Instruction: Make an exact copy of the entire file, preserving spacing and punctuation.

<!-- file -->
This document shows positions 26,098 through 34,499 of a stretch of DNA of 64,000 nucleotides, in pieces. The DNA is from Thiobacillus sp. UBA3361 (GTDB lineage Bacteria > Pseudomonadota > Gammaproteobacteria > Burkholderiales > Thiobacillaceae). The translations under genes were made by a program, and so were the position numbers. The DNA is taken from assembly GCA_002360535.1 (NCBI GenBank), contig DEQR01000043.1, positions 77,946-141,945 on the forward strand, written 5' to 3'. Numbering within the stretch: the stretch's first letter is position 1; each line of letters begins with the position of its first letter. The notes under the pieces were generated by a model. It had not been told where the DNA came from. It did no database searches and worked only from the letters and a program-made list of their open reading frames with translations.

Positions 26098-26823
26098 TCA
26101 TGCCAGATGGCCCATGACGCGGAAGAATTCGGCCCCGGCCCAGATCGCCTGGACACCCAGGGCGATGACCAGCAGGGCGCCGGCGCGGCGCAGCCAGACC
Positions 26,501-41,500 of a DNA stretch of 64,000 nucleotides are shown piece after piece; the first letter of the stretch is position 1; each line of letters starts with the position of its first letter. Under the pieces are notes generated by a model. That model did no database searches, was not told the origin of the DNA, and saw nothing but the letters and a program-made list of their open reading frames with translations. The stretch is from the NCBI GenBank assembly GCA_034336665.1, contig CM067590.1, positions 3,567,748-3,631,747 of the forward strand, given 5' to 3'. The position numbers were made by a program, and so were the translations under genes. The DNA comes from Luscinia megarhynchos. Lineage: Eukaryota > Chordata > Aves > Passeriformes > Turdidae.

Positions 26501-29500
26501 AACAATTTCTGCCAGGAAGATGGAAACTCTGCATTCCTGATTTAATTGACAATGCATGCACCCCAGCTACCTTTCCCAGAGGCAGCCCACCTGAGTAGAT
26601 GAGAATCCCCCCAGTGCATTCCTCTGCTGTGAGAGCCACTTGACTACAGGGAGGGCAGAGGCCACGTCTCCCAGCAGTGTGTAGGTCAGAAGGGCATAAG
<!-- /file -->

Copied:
This document shows positions 26,098 through 34,499 of a stretch of DNA of 64,000 nucleotides, in pieces. The DNA is from Thiobacillus sp. UBA3361 (GTDB lineage Bacteria > Pseudomonadota > Gammaproteobacteria > Burkholderiales > Thiobacillaceae). The translations under genes were made by a program, and so were the position numbers. The DNA is taken from assembly GCA_002360535.1 (NCBI GenBank), contig DEQR01000043.1, positions 77,946-141,945 on the forward strand, written 5' to 3'. Numbering within the stretch: the stretch's first letter is position 1; each line of letters begins with the position of its first letter. The notes under the pieces were generated by a model. It had not been told where the DNA came from. It did no database searches and worked only from the letters and a program-made list of their open reading frames with translations.

Positions 26098-26823
26098 TCA
26101 TGCCAGATGGCCCATGACGCGGAAGAATTCGGCCCCGGCCCAGATCGCCTGGACACCCAGGGCGATGACCAGCAGGGCGCCGGCGCGGCGCAGCCAGACC
Positions 26,501-41,500 of a DNA stretch of 64,000 nucleotides are shown piece after piece; the first letter of the stretch is position 1; each line of letters starts with the position of its first letter. Under the pieces are notes generated by a model. That model did no database searches, was not told the origin of the DNA, and saw nothing but the letters and a program-made list of their open reading frames with translations. The stretch is from the NCBI GenBank assembly GCA_034336665.1, contig CM067590.1, positions 3,567,748-3,631,747 of the forward strand, given 5' to 3'. The position numbers were made by a program, and so were the translations under genes. The DNA comes from Luscinia megarhynchos. Lineage: Eukaryota > Chordata > Aves > Passeriformes > Turdidae.

Positions 26501-29500
26501 AACAATTTCTGCCAGGAAGATGGAAACTCTGCATTCCTGATTTAATTGACAATGCATGCACCCCAGCTACCTTTCCCAGAGGCAGCCCACCTGAGTAGAT
26601 GAGAATCCCCCCAGTGCATTCCTCTGCTGTGAGAGCCACTTGACTACAGGGAGGGCAGAGGCCACGTCTCCCAGCAGTGTGTAGGTCAGAAGGGCATAAG